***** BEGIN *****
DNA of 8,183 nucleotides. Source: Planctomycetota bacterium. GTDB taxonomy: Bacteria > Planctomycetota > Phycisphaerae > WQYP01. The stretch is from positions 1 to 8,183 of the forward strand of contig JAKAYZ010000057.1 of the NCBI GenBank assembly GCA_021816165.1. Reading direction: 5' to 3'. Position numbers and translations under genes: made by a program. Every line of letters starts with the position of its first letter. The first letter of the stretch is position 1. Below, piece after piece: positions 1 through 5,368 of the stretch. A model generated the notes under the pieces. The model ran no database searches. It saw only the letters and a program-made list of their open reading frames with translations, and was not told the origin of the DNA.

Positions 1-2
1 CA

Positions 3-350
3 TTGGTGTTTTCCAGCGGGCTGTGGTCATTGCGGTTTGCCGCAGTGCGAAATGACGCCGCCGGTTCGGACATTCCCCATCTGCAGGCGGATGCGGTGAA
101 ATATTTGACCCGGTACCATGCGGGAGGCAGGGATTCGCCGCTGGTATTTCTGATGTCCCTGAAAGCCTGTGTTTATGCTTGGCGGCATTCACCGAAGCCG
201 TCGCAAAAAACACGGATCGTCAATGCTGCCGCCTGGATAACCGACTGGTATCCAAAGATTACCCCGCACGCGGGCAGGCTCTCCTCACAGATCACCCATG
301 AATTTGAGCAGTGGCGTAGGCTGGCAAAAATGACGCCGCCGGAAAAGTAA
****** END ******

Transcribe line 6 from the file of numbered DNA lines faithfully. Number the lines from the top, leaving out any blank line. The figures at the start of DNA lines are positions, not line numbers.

101 ATATTTGACCCGGTACCATGCGGGAGGCAGGGATTCGCCGCTGGTATTTCTGATGTCCCTGAAAGCCTGTGTTTATGCTTGGCGGCATTCACCGAAGCCG